This paper assesses how tenure reform in China's collective forest sector affects Chinese farmer households’ perception of tenure security and propensity to invest in their forestland. A large database consisting of information from 3,180 households in eight provinces from south to north is used to explore factors correlated with more strongly perceived tenure security and determinants of forest-related investment.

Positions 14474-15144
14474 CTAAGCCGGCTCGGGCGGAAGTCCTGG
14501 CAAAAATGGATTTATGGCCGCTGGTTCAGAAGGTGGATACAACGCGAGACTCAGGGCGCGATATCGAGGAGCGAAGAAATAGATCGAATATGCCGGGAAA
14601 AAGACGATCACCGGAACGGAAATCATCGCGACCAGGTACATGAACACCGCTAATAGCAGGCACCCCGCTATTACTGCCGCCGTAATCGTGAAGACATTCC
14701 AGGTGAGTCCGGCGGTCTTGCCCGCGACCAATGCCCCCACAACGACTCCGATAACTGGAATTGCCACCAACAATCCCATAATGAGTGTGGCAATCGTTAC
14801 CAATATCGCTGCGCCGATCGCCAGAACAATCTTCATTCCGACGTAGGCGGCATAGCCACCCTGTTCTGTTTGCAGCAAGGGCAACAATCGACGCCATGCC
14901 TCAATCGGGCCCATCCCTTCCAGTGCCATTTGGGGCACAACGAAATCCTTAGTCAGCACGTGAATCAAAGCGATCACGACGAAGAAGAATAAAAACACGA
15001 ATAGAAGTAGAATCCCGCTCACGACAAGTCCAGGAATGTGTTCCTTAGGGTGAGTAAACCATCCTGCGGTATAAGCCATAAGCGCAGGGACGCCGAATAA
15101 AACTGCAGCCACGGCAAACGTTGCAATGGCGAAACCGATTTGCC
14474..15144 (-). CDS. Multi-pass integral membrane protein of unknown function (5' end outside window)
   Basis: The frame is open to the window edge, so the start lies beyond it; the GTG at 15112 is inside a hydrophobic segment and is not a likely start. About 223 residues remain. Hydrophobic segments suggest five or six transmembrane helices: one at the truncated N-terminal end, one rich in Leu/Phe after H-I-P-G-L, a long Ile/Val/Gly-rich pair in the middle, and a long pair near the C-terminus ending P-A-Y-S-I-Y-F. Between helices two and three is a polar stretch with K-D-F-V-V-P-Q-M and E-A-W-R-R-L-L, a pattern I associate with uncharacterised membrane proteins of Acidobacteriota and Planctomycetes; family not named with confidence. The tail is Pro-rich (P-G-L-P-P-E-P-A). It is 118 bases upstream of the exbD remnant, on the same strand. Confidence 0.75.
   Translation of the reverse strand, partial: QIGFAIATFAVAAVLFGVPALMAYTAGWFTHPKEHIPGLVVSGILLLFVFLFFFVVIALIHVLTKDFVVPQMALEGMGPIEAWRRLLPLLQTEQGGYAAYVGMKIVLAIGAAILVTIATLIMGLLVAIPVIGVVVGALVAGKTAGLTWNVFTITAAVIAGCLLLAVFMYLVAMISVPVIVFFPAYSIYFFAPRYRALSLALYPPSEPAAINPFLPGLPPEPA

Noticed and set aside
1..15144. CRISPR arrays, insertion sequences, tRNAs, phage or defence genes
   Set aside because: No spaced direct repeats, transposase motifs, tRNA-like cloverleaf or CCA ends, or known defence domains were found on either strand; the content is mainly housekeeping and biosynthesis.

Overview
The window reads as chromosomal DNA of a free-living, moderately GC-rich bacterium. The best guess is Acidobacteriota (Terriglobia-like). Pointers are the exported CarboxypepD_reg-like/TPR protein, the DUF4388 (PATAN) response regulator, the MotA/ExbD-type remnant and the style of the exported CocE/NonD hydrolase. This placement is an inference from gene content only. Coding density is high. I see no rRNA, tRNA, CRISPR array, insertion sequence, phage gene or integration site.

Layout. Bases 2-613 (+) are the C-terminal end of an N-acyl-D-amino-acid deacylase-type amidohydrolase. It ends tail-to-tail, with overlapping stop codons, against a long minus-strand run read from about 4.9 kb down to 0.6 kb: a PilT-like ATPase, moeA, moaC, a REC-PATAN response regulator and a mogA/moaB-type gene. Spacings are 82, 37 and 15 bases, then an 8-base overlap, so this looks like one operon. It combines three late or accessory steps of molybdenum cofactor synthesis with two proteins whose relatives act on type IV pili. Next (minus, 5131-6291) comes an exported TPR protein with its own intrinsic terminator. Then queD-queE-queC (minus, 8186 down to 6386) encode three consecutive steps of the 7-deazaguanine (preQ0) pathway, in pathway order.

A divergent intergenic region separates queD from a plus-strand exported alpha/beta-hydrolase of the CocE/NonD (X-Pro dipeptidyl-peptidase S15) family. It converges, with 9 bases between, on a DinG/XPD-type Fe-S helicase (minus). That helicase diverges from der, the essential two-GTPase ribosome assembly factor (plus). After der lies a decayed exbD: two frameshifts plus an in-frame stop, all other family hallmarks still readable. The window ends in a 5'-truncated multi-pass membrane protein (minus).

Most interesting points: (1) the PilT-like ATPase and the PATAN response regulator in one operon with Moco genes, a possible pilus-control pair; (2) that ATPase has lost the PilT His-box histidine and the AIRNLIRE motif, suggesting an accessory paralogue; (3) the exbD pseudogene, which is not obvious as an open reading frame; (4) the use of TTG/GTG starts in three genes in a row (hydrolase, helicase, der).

The study adds to the limited research testing whether there is endogenous causality between investment and tenure security in forestland, and finds that investment was not undertaken to enhance tenure security. In addition, the data allow for differentiation between perceived tenure security and contracted use and transferability rights. Overall, stronger contracted rights were found to affect investment. China's forest tenure reform – where individual households can manage forestland, empowered by legal certification and stronger contract rights – has thus enhanced tenure security and encouraged forest investment.
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